Who is Samuel Evans Stokes?
It is most likely that you haven't heard of the American who came to teach but stayed on in India to learn. Raj Kanwar reopens a forgotten chapter from India's freedom movement on the 131st birth anniversary of Samuel Evans Stokes
Very few people, perhaps none, from the post-1947 generations will possibly have an answer. Even those from earlier generations are likely to have only a vague notion about Samuel Evans Stokes. Some might remember him as the American settler in the early years of the 20th century, who successfully fought against the evil practice of begaar or impressed labour in the Shimla hills. He eventually succeeded in forcing the British administration to abolish the practice in its territory.
An insidious system, the villagers were made to work as coolies for government functionaries and British travellers on very little or no wage. While some even might remember him as the American who came to India to work in a Leper Home at Sabathu, in the foothills of the Himalayas, others may recall him as the missionary, who eventually converted into a Hindu. A few would perhaps associate him with Mahatma Gandhi, CF Andrews and other leaders of that era.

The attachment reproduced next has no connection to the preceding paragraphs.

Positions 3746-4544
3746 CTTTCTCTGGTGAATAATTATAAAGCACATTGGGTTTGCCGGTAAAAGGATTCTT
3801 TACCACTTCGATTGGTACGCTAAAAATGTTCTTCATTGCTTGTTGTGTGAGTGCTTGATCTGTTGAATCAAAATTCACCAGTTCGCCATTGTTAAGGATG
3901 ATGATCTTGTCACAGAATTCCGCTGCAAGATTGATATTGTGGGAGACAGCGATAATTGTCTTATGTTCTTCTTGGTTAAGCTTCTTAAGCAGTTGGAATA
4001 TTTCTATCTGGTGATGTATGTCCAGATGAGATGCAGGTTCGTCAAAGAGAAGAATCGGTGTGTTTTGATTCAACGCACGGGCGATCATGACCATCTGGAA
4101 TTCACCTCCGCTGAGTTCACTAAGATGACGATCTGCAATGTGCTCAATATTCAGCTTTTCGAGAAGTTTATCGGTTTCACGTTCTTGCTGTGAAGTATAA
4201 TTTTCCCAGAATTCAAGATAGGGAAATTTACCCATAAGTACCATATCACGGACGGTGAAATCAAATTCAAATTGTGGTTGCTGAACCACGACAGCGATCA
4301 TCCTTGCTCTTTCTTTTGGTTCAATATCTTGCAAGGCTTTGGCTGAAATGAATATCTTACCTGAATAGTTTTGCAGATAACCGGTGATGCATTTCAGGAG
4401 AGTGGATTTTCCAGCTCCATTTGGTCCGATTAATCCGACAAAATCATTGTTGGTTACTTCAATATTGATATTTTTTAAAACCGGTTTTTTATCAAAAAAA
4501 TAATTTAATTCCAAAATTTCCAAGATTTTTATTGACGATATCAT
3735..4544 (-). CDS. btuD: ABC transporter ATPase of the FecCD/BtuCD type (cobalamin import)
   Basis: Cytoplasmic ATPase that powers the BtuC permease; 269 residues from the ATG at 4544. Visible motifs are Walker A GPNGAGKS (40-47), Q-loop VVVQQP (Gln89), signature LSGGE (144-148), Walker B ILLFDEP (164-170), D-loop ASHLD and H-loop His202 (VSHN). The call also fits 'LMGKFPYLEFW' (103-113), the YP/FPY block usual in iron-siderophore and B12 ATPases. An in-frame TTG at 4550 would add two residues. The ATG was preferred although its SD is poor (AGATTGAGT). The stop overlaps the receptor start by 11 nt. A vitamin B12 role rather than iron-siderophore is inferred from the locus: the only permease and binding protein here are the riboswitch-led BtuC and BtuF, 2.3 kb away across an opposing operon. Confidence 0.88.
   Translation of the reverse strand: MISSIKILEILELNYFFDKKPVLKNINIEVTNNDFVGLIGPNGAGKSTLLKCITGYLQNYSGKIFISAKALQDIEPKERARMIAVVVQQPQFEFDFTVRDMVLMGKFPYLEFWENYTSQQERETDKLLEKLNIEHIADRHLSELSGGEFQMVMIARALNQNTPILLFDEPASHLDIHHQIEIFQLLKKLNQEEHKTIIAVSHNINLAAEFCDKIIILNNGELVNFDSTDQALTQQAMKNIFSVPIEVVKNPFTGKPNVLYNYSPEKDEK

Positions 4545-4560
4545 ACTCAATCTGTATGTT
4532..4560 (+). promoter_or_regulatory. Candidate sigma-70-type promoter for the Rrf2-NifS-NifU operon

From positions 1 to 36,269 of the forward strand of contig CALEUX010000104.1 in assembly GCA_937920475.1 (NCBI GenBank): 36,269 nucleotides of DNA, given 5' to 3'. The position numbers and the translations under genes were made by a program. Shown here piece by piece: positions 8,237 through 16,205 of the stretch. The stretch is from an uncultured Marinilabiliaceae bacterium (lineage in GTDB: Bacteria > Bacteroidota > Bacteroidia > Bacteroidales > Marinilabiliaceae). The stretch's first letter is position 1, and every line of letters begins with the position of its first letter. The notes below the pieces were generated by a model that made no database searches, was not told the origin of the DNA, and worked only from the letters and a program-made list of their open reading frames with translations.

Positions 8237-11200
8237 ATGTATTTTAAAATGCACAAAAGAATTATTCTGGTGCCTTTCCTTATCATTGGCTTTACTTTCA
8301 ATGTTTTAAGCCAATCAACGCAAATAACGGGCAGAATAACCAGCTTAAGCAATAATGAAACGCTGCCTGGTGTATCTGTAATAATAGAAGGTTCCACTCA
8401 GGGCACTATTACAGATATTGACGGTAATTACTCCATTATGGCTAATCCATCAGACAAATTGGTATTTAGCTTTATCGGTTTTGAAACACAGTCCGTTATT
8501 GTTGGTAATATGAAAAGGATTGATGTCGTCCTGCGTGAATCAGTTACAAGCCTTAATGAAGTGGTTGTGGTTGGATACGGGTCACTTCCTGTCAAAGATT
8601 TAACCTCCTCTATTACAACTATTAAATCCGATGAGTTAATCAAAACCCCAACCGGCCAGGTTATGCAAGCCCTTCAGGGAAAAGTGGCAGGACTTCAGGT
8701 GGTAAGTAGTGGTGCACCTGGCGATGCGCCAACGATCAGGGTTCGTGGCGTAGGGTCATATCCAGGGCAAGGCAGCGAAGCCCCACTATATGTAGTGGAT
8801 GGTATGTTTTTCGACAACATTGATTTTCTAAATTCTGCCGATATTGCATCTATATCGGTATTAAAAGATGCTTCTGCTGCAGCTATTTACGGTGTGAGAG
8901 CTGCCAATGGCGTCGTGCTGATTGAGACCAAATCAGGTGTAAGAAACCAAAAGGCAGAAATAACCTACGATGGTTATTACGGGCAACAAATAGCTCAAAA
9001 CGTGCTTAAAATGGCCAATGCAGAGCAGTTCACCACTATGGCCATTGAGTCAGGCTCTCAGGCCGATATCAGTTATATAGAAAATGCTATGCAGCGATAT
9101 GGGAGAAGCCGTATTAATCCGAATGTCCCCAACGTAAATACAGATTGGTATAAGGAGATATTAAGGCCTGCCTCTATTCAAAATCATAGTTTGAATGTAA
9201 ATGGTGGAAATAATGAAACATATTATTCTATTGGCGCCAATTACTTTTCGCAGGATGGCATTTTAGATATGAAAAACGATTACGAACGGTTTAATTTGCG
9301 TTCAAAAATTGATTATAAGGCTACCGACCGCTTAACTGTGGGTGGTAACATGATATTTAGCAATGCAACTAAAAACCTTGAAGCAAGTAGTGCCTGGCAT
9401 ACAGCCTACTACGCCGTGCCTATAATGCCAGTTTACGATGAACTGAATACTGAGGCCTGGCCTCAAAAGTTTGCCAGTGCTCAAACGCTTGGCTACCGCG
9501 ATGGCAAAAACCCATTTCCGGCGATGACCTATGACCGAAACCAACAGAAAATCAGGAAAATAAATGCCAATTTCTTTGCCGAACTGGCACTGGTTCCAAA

Samuel Evans, who later changed his name to Satyanand, was all that and more. Not many were aware of Stokes’ many-faceted personality. It is a pity that so little is known about this man. In 1999, his granddaughter Asha Sharma wrote American In Khadi, a biography published by Penguin Books India. An updated version has now been published by the Indiana University Press under the title An American in Gandhi’s India, with a foreword by His Holiness the Dalai Lama.